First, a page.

What is this: 53030000 in scientific notation?
Scientific notation 53030000
I don't normally tutor in math, unless I'm teaching electronics. But this looks like fun :-).
The first thing I would have my students do is to ask "Does it have a decimal point?" If so, we'll skip this step, if not, GIVE IT ONE. Since this number does not already have a decimal point, let's give it one. We'll also add an extra zero after the decimal point just to make it more 'visible.'
53030000 will become 53030000.0
The reason I do this is because I feel it is easiest to think about scientific notation as nothing more than manipulating (moving) the decimal point around. Now, if you are a math major, you may be taught to think and feel differently :-).
The next thing to remember is that any number times 100 is the same number (it hasn't changed in value). So we can say that your original number 53030000 is now:
53030000.0 X 100
While there are different 'flavors' of scientific notation, the bottom line is to convert the number into another number which is the product of 10 to some power. Standard (or what they call 'normalized') scientific notation aims at ending up with a single number somewhere between zero and ten (but not zero or ten).
The easiest way to do that is to move the decimal either to the left (for large numbers like you have here) or to the right (for small numbers like 0.000567). Each time you move the decimal to the left, your exponent (power) number will need to go up and each time you move the decimal to the right, the exponent needs to go down.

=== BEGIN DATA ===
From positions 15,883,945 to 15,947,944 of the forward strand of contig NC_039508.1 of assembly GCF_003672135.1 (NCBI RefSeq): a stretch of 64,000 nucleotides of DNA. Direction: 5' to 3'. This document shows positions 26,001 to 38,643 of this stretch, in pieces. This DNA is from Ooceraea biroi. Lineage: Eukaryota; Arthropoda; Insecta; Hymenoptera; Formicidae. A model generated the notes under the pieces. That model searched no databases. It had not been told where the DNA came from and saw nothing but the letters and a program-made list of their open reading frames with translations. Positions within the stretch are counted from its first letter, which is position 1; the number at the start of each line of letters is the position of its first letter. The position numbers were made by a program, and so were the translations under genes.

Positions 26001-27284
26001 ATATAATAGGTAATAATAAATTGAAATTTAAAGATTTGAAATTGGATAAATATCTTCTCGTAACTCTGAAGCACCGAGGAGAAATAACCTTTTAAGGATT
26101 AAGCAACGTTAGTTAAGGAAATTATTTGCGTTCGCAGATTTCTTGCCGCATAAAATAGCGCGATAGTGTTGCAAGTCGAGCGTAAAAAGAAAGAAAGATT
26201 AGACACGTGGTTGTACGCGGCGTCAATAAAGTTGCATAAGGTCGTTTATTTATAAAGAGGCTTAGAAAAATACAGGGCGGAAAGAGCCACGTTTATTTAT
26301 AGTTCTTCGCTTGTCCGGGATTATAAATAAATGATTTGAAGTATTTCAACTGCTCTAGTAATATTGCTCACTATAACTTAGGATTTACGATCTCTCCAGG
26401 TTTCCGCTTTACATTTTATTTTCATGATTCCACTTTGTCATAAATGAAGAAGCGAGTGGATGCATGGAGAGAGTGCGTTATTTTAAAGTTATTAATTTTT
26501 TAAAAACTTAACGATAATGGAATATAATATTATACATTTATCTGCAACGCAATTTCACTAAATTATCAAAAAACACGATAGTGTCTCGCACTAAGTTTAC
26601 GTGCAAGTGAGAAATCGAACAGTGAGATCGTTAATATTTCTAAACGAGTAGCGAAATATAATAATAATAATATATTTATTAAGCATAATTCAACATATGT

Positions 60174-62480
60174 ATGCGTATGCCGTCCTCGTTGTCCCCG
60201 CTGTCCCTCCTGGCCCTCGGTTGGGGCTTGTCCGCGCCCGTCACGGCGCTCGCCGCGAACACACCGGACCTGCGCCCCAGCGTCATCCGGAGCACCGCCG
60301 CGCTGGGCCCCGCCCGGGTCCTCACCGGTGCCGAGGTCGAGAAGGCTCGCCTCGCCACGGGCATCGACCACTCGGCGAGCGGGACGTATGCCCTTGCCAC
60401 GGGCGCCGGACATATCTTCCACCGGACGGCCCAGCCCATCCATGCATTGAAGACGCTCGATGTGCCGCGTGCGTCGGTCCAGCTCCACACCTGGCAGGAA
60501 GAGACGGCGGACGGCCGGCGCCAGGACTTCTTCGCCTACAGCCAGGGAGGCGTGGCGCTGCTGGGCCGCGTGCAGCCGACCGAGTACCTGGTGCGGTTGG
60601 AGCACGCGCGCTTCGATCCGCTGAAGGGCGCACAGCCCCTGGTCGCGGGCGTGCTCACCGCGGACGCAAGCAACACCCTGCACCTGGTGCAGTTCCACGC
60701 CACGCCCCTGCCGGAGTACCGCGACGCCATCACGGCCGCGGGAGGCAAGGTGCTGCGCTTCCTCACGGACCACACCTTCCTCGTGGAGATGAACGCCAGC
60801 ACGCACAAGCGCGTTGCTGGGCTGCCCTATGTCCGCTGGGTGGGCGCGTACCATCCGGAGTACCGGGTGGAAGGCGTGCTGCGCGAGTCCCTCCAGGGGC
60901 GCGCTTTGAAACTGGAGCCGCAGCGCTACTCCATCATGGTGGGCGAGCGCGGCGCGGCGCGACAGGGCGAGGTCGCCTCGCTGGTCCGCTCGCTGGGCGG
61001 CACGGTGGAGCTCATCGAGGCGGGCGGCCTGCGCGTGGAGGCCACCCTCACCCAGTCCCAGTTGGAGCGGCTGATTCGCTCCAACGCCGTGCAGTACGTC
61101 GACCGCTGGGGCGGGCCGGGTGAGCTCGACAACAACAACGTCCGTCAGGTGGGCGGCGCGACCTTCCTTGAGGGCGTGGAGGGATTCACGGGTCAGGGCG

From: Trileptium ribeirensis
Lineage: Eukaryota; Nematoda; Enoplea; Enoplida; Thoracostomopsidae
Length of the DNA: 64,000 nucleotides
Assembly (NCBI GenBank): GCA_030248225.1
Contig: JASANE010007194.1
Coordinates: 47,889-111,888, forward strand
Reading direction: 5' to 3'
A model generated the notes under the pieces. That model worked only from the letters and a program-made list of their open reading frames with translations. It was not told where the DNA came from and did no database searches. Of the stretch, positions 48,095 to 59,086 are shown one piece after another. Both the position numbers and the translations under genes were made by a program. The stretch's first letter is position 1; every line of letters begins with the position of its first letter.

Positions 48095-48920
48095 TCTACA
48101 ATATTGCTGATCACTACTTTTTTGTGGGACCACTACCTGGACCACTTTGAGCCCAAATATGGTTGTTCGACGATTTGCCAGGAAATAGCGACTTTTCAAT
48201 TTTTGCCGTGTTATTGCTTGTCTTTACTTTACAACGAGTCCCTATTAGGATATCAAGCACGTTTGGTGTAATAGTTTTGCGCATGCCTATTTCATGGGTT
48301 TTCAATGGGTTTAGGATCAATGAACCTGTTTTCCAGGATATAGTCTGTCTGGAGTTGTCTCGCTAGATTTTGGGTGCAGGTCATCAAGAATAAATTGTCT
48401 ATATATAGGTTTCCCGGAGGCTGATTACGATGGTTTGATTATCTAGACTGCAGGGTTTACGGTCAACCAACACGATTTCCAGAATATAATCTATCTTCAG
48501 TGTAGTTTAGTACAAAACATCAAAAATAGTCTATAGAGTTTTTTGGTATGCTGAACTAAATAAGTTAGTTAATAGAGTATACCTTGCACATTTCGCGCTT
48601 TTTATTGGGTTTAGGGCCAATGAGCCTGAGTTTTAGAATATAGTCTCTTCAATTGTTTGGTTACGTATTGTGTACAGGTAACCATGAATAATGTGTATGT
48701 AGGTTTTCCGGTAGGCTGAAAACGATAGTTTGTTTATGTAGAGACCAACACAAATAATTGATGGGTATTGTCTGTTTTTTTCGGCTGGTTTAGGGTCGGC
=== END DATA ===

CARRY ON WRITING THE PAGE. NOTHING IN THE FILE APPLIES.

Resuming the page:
With your number, 53030000.0, you will end up with 5.303 times 10 to some power (notice that 5 is somewhere between zero and ten). In order to move the decimal over enough, you will need to move it 7 places. That would mean you would increment (increase) your exponent by 7. Since we started with an exponent of zero, this would be an easy one ~ 107.
53030000.0 X 100 would now be 5.303 X 107
Notice that any zeros "away from the decimal point" can be dropped because they are considered 'insignificant' in the overall value of the number. This can also be applied to leading zeros preceding the decimal point. It would be considered bad style to say 5.3030000 X 107 as well as 001.05 X 10-3.
I'm certain math teachers will give you a much better (mathematical) answer, but here's my blue collar version. I hope it helps.
53030000. is the number in question. For every position you move the decimal point left, that is a power of 10. If you move it until the first digit is the only thing left of the decimal point, you will have shifted the decimal place left 7 positions.
53030000 is the same was 5.303 x 107, or 5.303 multiplied by 10 million.
In Scientific notation, you only have one digit to the left of decimal, and the rest of the digits are to the right, leaving out any unnecessary zeros. This is then multiplied by some power of 10, which can be determined by the number of places the decimal place moves.
Given 53 030 000 (spacing for readability), if we move the decimal to the left 7 places , we get 5.3030000 time some power of 10. Since we moved the decimal 7 places, the power would be 7:
5.3030000 * 107 . But the zeros to the right don't provide us with any useful precision, so our answer is 5.303 * 107.
Place the decimal after the first non-zero digit and then count the number of spaces to determine how much to raise ten by an exponent.
In your example:
You have 7 decimal places after the first number and you have to include up to the last non zero number after that.
So 5.303x107 is your answer.